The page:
6 Destructive Ideas Perpetuated in Western Culture

Since the day you emerged into this bizarre, sparkling universe, you’ve been conditioned to think in certain ways.

And that’s damn wonderful a lot of the time. It’s arguably a blessing that our minds learn to auto-dismiss certain notions—like, say, walking off of that cliff or stabbing Uncle Melvin with a butter knife—and auto-accept others.

But it’s also problematic. Because, well, our minds are gullible—sufficiently gullible, at least, to spend the first decade or seven of our lives unconsciously internalizing the dominant ways of thinking of our culture.

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“Dominator” vs. “Partnership” Cultures: A Profound Re-Telling of Human History

“In sum, the struggle for our future is . . . the struggle between those who cling to patterns of domination and those working for a more equitable partnership world.”

— Riane Eisler

Recently, I’ve written a couple of essays about the present global situation. One of those essays focused on the sociocultural dysfunctions of America and the other elaborated how the 500-year history of Western colonialism and imperialism that birthed our modern world has rendered the “problems of America” inextricable from the problems of the human race.

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Do Something: A Short Diatribe

“Be quiet, play by the rules, stand in line,” the system implicitly tells us.

To hell with that. Break the rules. Open your eyes. Make some noise. Our institutions and sociocultural structures are failing us, and now is the time to take notice. Economic inequality has never been greater. Billions of people are living in poverty, starving, and/or dying of preventable diseases. Hate and misunderstanding abound. Education is broken. Wars rage on. Our air is unclean. Our food is full of chemicals. Environmental crises loom. The list is endless.

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The Intersection of Activism, Art, & Acceptance: An Open Letter to Critics

“Self-censorship is insulting to the self. Timidity is a hopeless way forward.”

― Ai Weiwei

In the wake of publishing my recent piece on the sociocultural dysfunctions of the United States, a few people have criticized me. More specifically, a few Internet-folks have suggested that my emphasis on the need for change in our present global situation is problematic for various reasons.

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A Brief History of the Modern World (Or, How the West Took Over)

The ridiculous story of the bloody and violent process of “globalization” and the empires that birthed our modern world.

Last week, I published an essay called ‘How it Feels to be a Young American in 2014.’ It ended up being the most controversial and heavily discussed piece that has ever appeared on this website. In it, I attempted to articulate the complex and various ways in which the sociocultural structures of the United States tend to do physical (death, disease, imprisonment, etc.) and psychological (cyclic feelings of inadequacy, guilt, anxiety, etc.) violence to the general public.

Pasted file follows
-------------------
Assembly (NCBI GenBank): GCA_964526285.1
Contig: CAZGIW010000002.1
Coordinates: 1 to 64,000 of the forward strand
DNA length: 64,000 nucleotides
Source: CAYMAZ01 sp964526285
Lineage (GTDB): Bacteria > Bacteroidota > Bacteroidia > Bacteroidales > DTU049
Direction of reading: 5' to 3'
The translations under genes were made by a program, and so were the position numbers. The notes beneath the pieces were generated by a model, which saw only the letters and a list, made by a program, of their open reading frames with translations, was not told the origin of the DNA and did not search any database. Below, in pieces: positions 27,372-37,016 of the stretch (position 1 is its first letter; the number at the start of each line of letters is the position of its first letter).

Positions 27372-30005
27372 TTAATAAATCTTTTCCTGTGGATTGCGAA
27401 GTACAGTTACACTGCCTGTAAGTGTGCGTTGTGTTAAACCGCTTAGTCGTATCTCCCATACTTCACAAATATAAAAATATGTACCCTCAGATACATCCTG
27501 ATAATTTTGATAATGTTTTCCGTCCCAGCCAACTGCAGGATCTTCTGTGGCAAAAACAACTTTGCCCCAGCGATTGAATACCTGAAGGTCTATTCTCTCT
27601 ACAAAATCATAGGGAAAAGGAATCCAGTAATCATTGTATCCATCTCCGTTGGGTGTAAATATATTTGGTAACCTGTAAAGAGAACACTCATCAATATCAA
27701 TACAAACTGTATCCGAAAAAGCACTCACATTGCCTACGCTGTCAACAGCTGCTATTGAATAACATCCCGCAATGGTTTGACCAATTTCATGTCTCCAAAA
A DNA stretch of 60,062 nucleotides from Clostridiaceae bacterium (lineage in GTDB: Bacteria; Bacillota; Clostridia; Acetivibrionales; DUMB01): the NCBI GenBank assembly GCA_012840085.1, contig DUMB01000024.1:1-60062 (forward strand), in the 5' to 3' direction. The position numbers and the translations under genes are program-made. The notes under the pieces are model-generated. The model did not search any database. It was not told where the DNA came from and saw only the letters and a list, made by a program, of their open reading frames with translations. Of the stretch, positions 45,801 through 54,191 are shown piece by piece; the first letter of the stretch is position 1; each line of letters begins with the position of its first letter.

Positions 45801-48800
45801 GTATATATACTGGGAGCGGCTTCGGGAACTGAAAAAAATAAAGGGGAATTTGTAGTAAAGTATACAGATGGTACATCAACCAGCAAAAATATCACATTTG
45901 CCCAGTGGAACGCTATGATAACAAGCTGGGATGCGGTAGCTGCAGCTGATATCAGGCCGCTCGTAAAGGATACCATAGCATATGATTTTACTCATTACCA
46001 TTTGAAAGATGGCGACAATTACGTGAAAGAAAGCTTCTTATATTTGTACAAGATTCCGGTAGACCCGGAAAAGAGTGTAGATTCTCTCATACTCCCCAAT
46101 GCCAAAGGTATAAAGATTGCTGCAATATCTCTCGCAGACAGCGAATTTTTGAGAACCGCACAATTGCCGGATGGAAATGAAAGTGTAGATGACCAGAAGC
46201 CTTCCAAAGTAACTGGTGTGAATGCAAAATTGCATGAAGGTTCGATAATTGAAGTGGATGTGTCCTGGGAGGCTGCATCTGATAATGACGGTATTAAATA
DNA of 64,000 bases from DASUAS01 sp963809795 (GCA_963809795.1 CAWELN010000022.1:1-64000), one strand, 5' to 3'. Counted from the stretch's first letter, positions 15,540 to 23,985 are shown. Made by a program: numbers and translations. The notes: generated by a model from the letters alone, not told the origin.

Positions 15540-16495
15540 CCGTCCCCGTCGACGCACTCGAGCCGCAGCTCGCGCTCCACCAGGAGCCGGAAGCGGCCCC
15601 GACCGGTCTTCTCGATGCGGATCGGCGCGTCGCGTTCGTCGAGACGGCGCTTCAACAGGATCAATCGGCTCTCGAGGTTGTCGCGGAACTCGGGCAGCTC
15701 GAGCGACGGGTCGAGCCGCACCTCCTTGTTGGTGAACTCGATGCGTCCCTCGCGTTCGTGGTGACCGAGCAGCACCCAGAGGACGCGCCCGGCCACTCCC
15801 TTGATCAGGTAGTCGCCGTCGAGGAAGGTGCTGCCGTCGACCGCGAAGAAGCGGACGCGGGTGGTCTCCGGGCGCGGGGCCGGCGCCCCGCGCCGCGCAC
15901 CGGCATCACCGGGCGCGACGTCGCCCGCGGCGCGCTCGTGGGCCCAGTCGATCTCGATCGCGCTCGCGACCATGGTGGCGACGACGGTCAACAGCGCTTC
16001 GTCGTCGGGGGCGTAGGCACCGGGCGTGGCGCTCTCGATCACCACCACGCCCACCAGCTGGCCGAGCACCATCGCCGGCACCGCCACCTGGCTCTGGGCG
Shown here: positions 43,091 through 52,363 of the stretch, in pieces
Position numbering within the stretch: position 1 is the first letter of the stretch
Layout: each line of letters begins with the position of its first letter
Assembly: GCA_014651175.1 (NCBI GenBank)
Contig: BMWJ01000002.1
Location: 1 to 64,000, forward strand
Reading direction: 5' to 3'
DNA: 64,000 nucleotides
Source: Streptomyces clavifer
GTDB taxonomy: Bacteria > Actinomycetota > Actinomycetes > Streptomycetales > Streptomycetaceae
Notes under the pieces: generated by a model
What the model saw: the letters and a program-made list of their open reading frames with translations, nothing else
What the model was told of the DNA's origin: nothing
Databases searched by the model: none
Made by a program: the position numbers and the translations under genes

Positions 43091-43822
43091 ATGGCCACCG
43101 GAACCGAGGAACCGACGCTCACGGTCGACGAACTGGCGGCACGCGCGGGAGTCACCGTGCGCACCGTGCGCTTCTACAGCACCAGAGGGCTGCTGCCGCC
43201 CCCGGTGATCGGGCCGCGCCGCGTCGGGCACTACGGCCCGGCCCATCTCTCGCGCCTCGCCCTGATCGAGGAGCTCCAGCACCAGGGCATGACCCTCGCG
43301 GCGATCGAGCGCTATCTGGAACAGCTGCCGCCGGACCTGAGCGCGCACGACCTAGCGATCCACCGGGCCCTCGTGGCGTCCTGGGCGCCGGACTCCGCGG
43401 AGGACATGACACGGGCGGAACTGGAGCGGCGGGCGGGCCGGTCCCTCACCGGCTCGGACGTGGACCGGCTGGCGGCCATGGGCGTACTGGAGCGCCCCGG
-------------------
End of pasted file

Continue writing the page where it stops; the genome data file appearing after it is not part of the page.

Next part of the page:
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How it Feels to be a Young American in 2014 (Or, How America Fails Us)

When “first world problems” are actually symptoms of a deeply dysfunctional culture and society.

Today a person informed me that a good friend of mine is feeling suicidal. The same person told me that said suicidal friend should “grow up and quit feeling sorry for herself.”

Textbook American answer, eh? “Be an adult.” “Grow the hell up.” “Make something of yourself.” “You need to work harder.”

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Internet-People, Meet Zen: 40 Zen Sayings & Proverbs

“Sitting quietly, doing nothing,
Spring comes and grass grows by itself.”

Zenrin Kushû

It is notoriously difficult to define Zen Buddhism. For one, Zen has been co-opted and disfigured by countless ‘new age’, ‘spirit science’ types, transformed into quasi-religious tripe. Furthermore, Zen “masters” themselves have disagreed for centuries as to the importance and validity of various Zen concepts: zazen, karma, etc. Thus there have been innumerable variations and schools of “Zen”.

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Power, Noise, & Meaning in the Internet Multiverse

“We live in a world where there is more and more information, and less and less meaning.”

Jean Baudrillard

I think an interesting and fruitful metaphor for the Internet is this: a man-made multiverse of information, intellect, and imagination. I say “multiverse” for no reason apart from it being more fun and mysterious and futuristic-sounding; “universe” could be inserted just the same.

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Arthur Schopenhauer on “Natural” Versus “Artificial” Education

“Instead of developing the child’s own faculties of discernment, and teaching it to judge and think for itself, the teacher uses all his energies to stuff its head full of the ready-made thoughts of other people.”

Arthur Schopenhauer, if you’re unfamiliar, was a 19th-century German philosopher and a rather cantankerous pessimist. He basically hated Hegel, his contemporary, whom he called a “clumsy charlatan”, and he thought that our reality was the “worst of all possible worlds”. He didn’t despise everyone, though, drawing much inspiration from Eastern philosophy and the transcendental idealism of Immanuel Kant.

Schopenhauer had a whole slew of fascinating ideas, the most famous of which was probably his notion that the metaphysical foundation of being is something called “Will”—an aimless, irrational, impersonal urge. His philosophy would ultimately influence intellectual giants ranging from this blog’s symbolic figurehead (Friedrich Nietzsche) to Albert Einstein.

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